Abu-d Dardaa

Abu-d DardaaAbu-d DardaaFrom AlimĀ® Online Early in the morning, Abu-d Dardaa awoke and went straight to his idol which he kept in the best part of his house. He greeted it and made obeisance to it. Then he anointed it with the best perfume from his large shop and put on it a new raiment of beauti ful silk which a merchant had brought to him the day before from Yemen.

When the sun was high in the sky he left his house for his shop. On that day the streets and alleys of Yathrib were crowded with the followers of Muhammad returning from Badr. With them were several prisoners of war. Abu-d Dardaa surveyed the crowds and t hen went up to a Khazraji youth and asked about the fate of Abdullah ibn Rawahah.

“He was put through the most severe tests in the battle,” “but he emerged safely…”

Abu-d Dardaa was clearly anxious about his close friend, Abdullah ibn Rawahah. Everyone in Yathrib knew the bond of brotherhood which existed between the two men from the days of Jahiliyyah, before the coming of Islam to Yathrib. When Islam came to the city, Ibn Rawahah embraced it but Abu-d Dardaa rejected it. This however did not rupture the relationship between the two. Abdullah kept on visiting Abu-d Dardaa and tried to make him! see the virtues, the benefits and the excellence of Islam. But with e very passing day, while Abu-d Dardaa remained a mushrik, Abdullah felt more sad and concerned.

Abu-d Dardaa arrived at his shop and sat cross-legged on a high chair. He began trading-buying and selling and giving instructions to his assistants unaware of what was going on at his house. For at that very time, Abdullah ibn Rawahah had gone to the hou se determined on a course of action. There, he saw that the main gate was open. Umm ad-Dardaa was in the courtyard and he said to her:

“As-salaamu alayki – Peace be unto you, servant of God.”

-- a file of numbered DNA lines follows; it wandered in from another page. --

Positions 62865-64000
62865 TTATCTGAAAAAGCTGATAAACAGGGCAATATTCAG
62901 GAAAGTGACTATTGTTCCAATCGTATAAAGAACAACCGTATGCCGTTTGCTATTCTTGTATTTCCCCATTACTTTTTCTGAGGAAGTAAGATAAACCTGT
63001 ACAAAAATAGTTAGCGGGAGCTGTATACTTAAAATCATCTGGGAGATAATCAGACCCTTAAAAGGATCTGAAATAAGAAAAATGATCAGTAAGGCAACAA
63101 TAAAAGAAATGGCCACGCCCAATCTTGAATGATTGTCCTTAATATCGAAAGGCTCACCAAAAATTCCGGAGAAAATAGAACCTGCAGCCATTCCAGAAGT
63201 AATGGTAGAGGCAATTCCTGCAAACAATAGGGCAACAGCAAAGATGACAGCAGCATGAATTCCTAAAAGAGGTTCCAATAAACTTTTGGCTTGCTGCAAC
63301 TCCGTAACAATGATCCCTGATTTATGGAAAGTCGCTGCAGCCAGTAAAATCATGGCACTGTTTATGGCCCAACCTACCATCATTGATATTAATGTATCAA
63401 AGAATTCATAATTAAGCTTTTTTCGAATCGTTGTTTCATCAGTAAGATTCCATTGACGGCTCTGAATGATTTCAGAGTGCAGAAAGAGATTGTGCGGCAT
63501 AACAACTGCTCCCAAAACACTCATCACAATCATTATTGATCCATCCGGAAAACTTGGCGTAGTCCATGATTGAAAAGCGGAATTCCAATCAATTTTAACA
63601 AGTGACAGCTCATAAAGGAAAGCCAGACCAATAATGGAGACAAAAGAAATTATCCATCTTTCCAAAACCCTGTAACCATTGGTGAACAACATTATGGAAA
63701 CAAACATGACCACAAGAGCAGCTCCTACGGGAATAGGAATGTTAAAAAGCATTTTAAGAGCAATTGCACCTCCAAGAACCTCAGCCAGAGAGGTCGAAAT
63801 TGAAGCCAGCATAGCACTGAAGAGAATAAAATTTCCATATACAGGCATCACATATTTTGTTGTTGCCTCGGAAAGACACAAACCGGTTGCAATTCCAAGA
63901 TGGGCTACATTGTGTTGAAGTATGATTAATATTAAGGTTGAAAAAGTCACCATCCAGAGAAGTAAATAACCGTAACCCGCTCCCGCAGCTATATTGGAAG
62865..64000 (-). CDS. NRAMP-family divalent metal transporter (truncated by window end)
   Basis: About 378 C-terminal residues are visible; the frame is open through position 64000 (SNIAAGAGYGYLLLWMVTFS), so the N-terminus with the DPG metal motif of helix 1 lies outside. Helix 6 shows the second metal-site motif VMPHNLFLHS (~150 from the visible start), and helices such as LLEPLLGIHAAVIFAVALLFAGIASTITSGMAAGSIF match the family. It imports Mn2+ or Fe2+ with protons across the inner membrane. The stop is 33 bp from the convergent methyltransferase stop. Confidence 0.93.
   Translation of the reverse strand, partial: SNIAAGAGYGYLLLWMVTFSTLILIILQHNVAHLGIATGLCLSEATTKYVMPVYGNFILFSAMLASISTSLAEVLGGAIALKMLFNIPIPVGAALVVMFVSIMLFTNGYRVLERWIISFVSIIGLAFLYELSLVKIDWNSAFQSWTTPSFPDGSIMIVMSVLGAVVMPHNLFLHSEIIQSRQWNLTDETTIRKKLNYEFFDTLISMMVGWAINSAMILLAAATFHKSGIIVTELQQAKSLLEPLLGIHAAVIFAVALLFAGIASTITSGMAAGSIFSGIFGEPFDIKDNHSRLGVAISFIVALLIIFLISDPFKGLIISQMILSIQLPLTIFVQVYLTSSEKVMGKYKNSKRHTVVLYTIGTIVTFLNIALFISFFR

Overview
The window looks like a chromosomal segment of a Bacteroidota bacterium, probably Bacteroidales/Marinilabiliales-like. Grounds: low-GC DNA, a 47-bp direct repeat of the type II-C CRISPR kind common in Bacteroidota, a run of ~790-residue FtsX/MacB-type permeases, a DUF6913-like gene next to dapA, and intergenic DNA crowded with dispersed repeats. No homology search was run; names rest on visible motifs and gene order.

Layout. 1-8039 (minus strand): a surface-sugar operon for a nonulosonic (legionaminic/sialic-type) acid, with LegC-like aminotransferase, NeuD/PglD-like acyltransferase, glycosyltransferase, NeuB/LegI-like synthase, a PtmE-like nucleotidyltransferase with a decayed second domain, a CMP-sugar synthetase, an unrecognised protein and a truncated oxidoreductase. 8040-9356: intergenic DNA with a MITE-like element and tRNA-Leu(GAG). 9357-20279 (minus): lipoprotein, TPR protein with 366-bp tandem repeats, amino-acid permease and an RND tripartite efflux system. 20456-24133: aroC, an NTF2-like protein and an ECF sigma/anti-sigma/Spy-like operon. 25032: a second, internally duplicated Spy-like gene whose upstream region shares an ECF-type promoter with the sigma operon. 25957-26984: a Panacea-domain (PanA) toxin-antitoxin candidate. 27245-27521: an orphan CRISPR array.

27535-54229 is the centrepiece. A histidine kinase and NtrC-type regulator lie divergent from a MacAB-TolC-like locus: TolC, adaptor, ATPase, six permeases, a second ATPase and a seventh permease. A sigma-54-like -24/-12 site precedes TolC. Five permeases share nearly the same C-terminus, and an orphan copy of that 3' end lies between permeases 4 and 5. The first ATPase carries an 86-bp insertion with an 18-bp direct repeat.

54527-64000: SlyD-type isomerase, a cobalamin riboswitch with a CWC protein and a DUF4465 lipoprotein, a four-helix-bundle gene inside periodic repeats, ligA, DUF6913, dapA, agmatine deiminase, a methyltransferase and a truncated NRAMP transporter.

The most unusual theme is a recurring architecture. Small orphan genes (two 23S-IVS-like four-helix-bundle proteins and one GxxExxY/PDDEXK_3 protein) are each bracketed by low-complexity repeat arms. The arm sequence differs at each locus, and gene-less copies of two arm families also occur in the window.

“Wa alayka-s salaam – And unto you be peace, O brother of Abu-d Dardaa.”

“Where is Abu-d Dardaa?” he asked. “He has gone to his shop. It won’t be tong before he returns.” “Would you allow me to come in?” “Make yourself at home,” she said and went about busying herself with her household chores and looking after her children.

Abdullah ibn Rawahah went to the room where Abu-d Dardaa kept his idol. He took out an adz which he had brought with him and began destroying the idol while saying:

“Isn’t everything batil which is worshipped besides Allah?”

When the idol was completely smashed, he left the house. Abu-d Dardaa’s wife entered the room shortly afterwards and was aghast at what she saw. She smote her cheeks in anguish and said: “You have brought ruin to me, Ibn Rawahah.” When Abu-d Dardaa retur ned home, he saw his wife sitting at the door of the room where he kept his idol. She was weeping loudly and she looked absolutely terrified. “What’s wrong with you?” he asked.

“Your brother Abdullah ibn Rawahab visited us in your absence and did with your idols what you see.” Abu-d Dardaa looked at the broken idol and was horrified. He was consumed with anger and determined to take revenge. Before long however his anger subside d and thoughts of avenging the idol disappeared. Instead he reflected on what had happened and said to himself:

“If there was any good in this idol, he would have defended himself against any injury.”

He then went straight to Abdullah and together they went to the Prophet, peace be on him. There he announced his acceptance of Islam. He was the last person in his district to become a Muslim.

From this time onwards, Abu-d Dardaa devoted himself completely to Islam. Belief in God and His Prophet animated every fibre of his being. He deeply regretted every moment he had spent as a mushrik and the opportunities he had lost to do good. He realize d how much his friends had learnt about siam in the preceding two or three years, how much of the Quran they had memorized and the opportunities they had to devote themselves to God and His Prophet. He made up his mind to expend every effort, day and nigh t to try to make up for what he had missed. Ibadah occupied his days and his nights. His search for knowledge was restless. Much time he spent memorizing the words of the Quran and trying to understand the profundity of its message. When he saw that busin ess and trade disturbed the sweetness of his ibadah and kept him away from the circles of knowledge, he reduced his involvement without hesitation or regret. Someone asked him why he did this and he replied:

“I was a merchant before my pledge to the Messenger of God, may God bless him and grant him peace. When I became a Muslim, I wanted to combine trade (tijarah) and worship (ibadah) but I did not achieve what I desired. So I abandoned trade and inclined tow ards ibadah.

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